October 6, 2020

Uses[edit]. Ficus religiosa is used in traditional medicine for about 50 types of disorders including asthma, diabetes, diarrhea, epilepsy. ABSTRACT: In traditional medicine, medicinal plants have been used for the treatment of various diseases. Ficus religiosa is known to be a. Acharya Bal Krishan has given the following medicinal tips for the use of Peepal: 1. For bleeding diarrhoea: Take soft stems of peepal.

Author: Gomi Mokazahn
Country: Burma
Language: English (Spanish)
Genre: Spiritual
Published (Last): 10 September 2011
Pages: 57
PDF File Size: 19.74 Mb
ePub File Size: 5.50 Mb
ISBN: 640-1-73375-968-7
Downloads: 51708
Price: Free* [*Free Regsitration Required]
Uploader: Samujin

If you have any useful information about this plant, please leave a comment. Archived from the original on February 14, It is also found on shallow relibiosa including rock crevices.

Ficus religiosa

The leaves are the most useful parts of F. Please review our privacy policy. Anti-Inflammatory and mast cell protective effect of Ficus Religiosa. Take one to two gm of Peepal seeds powder and take it with honey twice a day and it will purify the blood. Fresh fruit is also used to treat dehydration and prevent heart disease. The latex of some species of Ficus Moraceaei. Preclinical and clinical studies with latex from Ficus glabrata HBK, a traditional intestinal anthelmintic in the Amazonian area.

16 health benefits of the peepal tree that you had no idea about – Lifestyle News

Ficus superstitiosa Link Urostigma affine Miq. Dietary hemicellulose showed a significant negative correlation with serum and liver cholesterol and medicinwl significant positive correlation with fecal bile acids.


The leaves can either be consumed or poured on the wound, boil or mump. Fruits are circular in shape called as Figs which is enclosed in floresences.

Sacred fig occurs naturally in submontane forest regions. They were evaluated on the basis of oil stability index together with their radical scavenging ability against 1, 1-diphenylpicrylhydrazyl DPPH. Take the milk of the leaves of the plant and apply on the eye.

However, it is not true that they release large amounts of oxygen during the night. The present review is to compile up-to-date information of this plant that covers its natural phytochemical, biochemical, ethnobotanical and pharmacological significance.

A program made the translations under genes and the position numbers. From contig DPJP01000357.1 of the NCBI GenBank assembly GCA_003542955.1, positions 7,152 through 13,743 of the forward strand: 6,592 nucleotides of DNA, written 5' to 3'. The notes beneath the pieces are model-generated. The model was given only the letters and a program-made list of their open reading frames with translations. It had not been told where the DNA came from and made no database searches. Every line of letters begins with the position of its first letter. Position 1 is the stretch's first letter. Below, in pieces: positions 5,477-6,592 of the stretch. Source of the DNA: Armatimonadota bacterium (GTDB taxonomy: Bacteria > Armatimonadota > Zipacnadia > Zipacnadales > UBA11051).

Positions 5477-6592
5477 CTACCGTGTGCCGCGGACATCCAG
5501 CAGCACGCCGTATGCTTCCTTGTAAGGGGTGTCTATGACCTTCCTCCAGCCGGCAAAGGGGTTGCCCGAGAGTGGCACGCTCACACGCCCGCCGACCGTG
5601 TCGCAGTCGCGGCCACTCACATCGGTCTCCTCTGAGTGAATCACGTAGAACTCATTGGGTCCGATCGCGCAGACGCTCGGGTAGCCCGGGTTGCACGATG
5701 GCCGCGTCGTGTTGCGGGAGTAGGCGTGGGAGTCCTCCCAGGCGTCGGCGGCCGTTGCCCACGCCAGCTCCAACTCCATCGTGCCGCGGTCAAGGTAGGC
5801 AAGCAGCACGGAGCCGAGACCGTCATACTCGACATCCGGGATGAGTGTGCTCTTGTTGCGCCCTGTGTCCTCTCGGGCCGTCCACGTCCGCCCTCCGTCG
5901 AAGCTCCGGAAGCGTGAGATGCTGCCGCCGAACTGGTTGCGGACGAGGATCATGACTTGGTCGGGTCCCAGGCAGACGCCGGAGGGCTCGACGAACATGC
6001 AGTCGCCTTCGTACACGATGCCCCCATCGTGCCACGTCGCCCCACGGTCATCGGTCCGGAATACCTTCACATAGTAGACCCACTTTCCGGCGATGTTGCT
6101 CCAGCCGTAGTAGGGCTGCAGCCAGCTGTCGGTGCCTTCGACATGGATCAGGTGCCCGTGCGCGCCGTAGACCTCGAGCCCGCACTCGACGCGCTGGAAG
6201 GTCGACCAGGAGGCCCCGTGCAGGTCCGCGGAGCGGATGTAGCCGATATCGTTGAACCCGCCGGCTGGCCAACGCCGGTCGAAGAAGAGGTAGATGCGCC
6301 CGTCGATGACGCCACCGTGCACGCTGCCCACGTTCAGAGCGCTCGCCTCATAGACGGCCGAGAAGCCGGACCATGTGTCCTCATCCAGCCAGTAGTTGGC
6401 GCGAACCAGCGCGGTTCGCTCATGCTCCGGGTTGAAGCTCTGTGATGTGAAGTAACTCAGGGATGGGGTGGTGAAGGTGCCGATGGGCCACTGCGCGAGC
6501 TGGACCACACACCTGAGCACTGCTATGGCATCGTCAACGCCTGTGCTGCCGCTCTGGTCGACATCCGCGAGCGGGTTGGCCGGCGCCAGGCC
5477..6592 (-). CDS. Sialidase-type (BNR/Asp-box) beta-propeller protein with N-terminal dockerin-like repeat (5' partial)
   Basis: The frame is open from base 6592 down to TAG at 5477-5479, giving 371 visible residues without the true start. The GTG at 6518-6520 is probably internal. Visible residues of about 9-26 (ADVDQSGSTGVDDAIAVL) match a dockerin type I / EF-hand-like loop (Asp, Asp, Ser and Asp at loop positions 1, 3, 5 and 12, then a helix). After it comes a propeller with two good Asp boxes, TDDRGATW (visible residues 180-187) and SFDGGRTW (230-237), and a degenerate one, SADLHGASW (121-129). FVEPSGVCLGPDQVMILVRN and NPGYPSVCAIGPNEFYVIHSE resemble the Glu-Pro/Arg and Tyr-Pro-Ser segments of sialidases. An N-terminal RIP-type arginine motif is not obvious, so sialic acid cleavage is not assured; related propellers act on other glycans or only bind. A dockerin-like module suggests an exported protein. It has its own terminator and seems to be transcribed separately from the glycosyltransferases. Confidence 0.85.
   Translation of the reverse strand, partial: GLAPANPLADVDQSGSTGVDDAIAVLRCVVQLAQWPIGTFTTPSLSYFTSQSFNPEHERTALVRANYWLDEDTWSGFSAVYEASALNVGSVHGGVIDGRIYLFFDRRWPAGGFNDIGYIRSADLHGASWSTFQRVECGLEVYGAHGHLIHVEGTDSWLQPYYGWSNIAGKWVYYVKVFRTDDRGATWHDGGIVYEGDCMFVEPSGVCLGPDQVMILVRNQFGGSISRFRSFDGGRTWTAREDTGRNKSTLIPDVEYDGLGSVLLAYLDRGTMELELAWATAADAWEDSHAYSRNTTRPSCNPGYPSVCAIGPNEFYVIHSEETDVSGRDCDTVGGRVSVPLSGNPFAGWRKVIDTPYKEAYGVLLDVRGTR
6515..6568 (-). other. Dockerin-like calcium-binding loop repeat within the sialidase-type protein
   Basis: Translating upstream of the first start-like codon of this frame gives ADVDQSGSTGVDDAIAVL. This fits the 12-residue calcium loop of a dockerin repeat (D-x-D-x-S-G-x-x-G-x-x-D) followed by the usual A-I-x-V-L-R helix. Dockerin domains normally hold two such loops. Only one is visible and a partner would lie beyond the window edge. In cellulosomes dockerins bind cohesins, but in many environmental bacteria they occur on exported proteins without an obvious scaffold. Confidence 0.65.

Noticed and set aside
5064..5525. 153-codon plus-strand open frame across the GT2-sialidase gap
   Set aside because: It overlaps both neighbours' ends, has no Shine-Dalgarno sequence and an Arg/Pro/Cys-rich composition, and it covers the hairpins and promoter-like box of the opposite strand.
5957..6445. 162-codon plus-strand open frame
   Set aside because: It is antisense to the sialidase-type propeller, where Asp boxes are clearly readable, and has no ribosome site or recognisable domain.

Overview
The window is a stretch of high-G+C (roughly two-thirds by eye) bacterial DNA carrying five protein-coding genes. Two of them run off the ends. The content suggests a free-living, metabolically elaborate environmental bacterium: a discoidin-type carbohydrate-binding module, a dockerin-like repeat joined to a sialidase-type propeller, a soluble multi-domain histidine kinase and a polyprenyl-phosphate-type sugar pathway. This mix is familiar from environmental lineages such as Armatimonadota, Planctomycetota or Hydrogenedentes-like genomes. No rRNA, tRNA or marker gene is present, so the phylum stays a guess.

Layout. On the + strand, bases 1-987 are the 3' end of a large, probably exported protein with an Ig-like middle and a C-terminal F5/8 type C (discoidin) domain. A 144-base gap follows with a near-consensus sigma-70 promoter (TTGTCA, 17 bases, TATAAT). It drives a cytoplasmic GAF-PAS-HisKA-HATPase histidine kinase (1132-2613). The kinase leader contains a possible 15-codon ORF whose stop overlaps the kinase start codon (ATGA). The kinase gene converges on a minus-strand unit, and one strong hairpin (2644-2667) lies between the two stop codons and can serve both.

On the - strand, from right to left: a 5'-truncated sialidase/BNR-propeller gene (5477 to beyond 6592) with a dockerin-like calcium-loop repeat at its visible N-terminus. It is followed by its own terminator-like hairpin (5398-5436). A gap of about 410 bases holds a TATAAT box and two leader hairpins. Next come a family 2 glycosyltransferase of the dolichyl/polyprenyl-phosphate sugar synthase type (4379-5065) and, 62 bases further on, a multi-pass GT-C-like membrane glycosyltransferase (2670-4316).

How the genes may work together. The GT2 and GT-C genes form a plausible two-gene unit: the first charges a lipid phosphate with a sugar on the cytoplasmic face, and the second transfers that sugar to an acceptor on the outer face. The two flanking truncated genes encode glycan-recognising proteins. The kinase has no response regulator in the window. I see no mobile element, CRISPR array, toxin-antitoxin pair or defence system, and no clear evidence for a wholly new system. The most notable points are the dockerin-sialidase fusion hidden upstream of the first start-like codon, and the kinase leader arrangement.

The leaves and young shoots together are purgative strong laxative.

The leaves can be used to alleviate fevers, bleeding wounds, constipation, dysentery, bruises, boils and mumps. Bushra S, Muhraf FA.

Phytopharmacology of Ficus religiosa

Recent study has also revealed that the methanol extract of F. Comparative study on the antimicrobial activities of three Indian medicinal plants. In the Philippines and in Nicaragua the species is cultivated in parks and along roadsides and pavementswhile in Paraguay it occurs in forests at lower elevations.

In medicinal field, F. The immunomodulatory effect of alcoholic extract of the bark of F. Anticonvulsant activity Methanolic extract of figs of F.


International journal of Pharmaceutical and chemical Sciences ; 1 1: They prefer full sunlight and can grow in most soil typesthough loam is the best.

World is endowed with a rich wealth of medicinal plants. A paste of the bark and leaves was prescribed in stomatitis. Find articles by S. Ethnomedicinal Knowledge and healthcare practices among the Tharus of Nwwalparasi district in central Nepal. Relgiosa Liver and spline disease: Peepal fruit can also be taken for cough, pitta, blood-related problems, burning sensation and vomitting etc.

16 health benefits of the peepal tree that you had no idea about

Received Mar 23; Revised Mar It is remarkable that the same treatment minute doses of the same remedy was effectual in arresting the effects of the drug in the other two provings. Leaves are very shiny, thin and bear veins which are alternate, long, petiolate, and serrate or heart shaped at the base or sometimes rounded Fig. The methanol extract of figs of F.

World J Microbiol Biotechnol. Plaksa is a possible Sanskrit term for Ficus religiosa. Its power bark has been used to heal the wounds for years. Medicinal uses of Ficus religiosa: